Along with playing great music of his own, Pete revived and popularized many old, beautiful folk songs.  He not only preserved history and honored the great works of the artists who created these songs, but he also gave the music new life and new meaning for a new generation.  On a more profound level, this is what we aim to do with our products at Crossroads.  This is why we feel like we are not JUST a lumber yard.

Thank you, Pete, for all that you did with your life.

Brewery Reclaims Ocean Heritage in Bar Top

January 14th, 2014
Ship-Wreck timbers, mid-installation

Ship-Wreck Timber Bar, mid-installation at the Diamond Knot Brewpub in Mountlake Terrace, photo by Sherry

Basically brined in salt water, these beams are heavy and still carry some of the ocean’s bottom on their skins. Shells, sand, spots where decayed chain rotted away, colors of iron and bits of rocks defiantly cling to their sides. This, my friends, spells love. Running my hands along the rough surface, I could feel the ocean’s hold.

-Sherry, Diamond Knot Craft Brewing, a Pacific Northwest Timbers customer

 

We love when our customers really GET IT, and are as excited about our lumber as we are!  Recently Sherry, the “Chief Storyteller” and “All-Around Octopus” at Diamond Knot Craft Brewing, made a visit to our sister company, Pacific Northwest Timbers in Port Townsend, WA, looking for a new bar top with an old soul.  Sherry walked away with one of our 12X24 “Big Sticks” out of Port of Stockton for the Diamond Knot’s Mukilteo, WA Alehouse, and came back for one of our Ship Timbers for the bar in their Brew Pub in Mountlake Terrace, WA.

Diamond Knot is named for a ship that wrecked off the coast of Washington in 1947, much like the Canadian Exporter that took our Ship Timbers down to the ocean floor in 1921.  You can read about Sherry’s experience finding her bar tops and falling in love with the Ship Timbers here, in the Diamond Knot Blog.

Our remaining ship timbers, salvaged from the wreck of the Canadian Exporter, are in the following dimensions:

18X18X20′ (PNT) 20X20X35’4″ (PNT) 18X18X24′ (CRL)
18X18X20’3″ (PNT) 20X20X35’9″ (PNT) 20X20X24′ (CRL)
18X18X20’8″ (PNT) 20X20X40′ (PNT) 20X20X26′ (CRL)
18X18X21’3″ (PNT) 20X20X22’7″ (PNT) 22X22X26′ (CRL)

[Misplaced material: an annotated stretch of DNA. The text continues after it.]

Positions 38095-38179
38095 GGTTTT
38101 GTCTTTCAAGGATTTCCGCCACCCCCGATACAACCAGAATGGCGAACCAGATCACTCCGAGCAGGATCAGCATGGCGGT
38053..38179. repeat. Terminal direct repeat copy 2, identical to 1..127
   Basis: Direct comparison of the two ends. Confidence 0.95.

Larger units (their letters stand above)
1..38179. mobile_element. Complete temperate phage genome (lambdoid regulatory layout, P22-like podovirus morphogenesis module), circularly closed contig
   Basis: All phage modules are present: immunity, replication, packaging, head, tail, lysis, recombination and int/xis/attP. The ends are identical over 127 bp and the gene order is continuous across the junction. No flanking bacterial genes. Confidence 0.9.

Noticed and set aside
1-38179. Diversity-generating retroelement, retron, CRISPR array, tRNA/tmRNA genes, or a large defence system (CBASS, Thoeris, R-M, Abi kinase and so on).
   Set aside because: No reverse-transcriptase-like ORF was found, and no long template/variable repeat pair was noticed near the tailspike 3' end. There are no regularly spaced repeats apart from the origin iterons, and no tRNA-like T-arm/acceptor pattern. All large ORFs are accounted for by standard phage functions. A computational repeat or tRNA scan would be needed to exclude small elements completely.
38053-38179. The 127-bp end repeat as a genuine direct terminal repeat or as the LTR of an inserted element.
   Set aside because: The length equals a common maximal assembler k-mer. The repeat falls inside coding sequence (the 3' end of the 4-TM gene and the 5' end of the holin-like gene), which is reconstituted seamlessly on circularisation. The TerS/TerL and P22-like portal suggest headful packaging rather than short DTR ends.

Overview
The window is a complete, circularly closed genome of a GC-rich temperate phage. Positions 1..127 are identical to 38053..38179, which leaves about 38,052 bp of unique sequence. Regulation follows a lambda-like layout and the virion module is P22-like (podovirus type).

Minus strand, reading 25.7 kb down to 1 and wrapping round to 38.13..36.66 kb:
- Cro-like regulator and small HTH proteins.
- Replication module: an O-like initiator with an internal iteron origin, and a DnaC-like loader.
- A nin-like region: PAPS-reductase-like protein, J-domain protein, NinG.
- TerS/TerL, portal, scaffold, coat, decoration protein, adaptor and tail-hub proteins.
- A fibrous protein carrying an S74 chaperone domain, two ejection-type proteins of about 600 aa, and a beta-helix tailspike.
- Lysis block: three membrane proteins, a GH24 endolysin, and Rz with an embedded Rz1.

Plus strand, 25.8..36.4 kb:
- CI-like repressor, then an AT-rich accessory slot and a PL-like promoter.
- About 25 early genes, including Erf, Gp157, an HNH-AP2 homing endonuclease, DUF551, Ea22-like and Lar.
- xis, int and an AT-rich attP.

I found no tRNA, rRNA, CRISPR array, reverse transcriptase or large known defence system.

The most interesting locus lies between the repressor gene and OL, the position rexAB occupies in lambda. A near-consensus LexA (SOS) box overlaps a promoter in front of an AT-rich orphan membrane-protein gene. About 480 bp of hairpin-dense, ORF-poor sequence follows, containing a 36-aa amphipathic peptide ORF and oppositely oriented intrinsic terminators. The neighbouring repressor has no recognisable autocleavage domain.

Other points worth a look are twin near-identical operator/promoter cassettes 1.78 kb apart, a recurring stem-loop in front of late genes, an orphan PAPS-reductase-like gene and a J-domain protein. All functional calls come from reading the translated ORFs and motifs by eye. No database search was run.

18X18X22’4″ (PNT) 22X22X22′ (PNT)
18X18X23’5″ (PNT) 24X24X38’11” (PNT)
18X18X24’8″ (PNT)
18X18X30″ (PNT)  
18X18X41′ (PNT)

Timbers with strikethru have been sold since the writing of this article.

Thank You for a Great 2013!

January 7th, 2014
This old patina wire brushed Douglas Fir paneling and siding was our most popular product in 2013

This old patina wire brushed Douglas Fir paneling and siding was our most popular product in 2013

As we venture into 2014, we at Crossroads Recycled Lumber want to express our gratitude for the past year. Two years ago the economy was in a very bad place, and our company was just keeping its head above the water.

Today, Crossroads has 10 employees; that’s the most we have had in our 32 years of recycling lumber.  Each year the company seems to be getting bigger and better, and we could not do it without the support of all of you out there.  So, Thank You!

First and foremost we want to thank our families for supporting us, for bringing love and joy into our lives, and making it possible for us to do what we do best, and provide our customers with beautiful reclaimed wood products.

Thank you to our customers, for making responsible choices in building products that help preserve our natural resources, and honor the labors of the past.  Thank you especially, because your business supports our amazing, hard-working crew and their families, including 17 school-age children and infants in a small, rural community.

Thank you to the loggers and millwrights of the past, who worked hard and often risked their lives to provide the lumber that built America many years ago, and is still as solid and usable today as back then.

A special thank you to building owners, demolition companies, and local governments that choose reuse and reclamation over conventional waste for their old buildings.

And a big thank you also to all the other people along the way who make what we do possible; truckers, machinists, Richard our saw filer who provides us with 45 years of valuable sawmill experience, folks at the head of the sustainability movement, and all of you out there who appreciate the look, feel, and history of our old wood.  Happy New Year!

 

Sincerely,

The Crossroads Team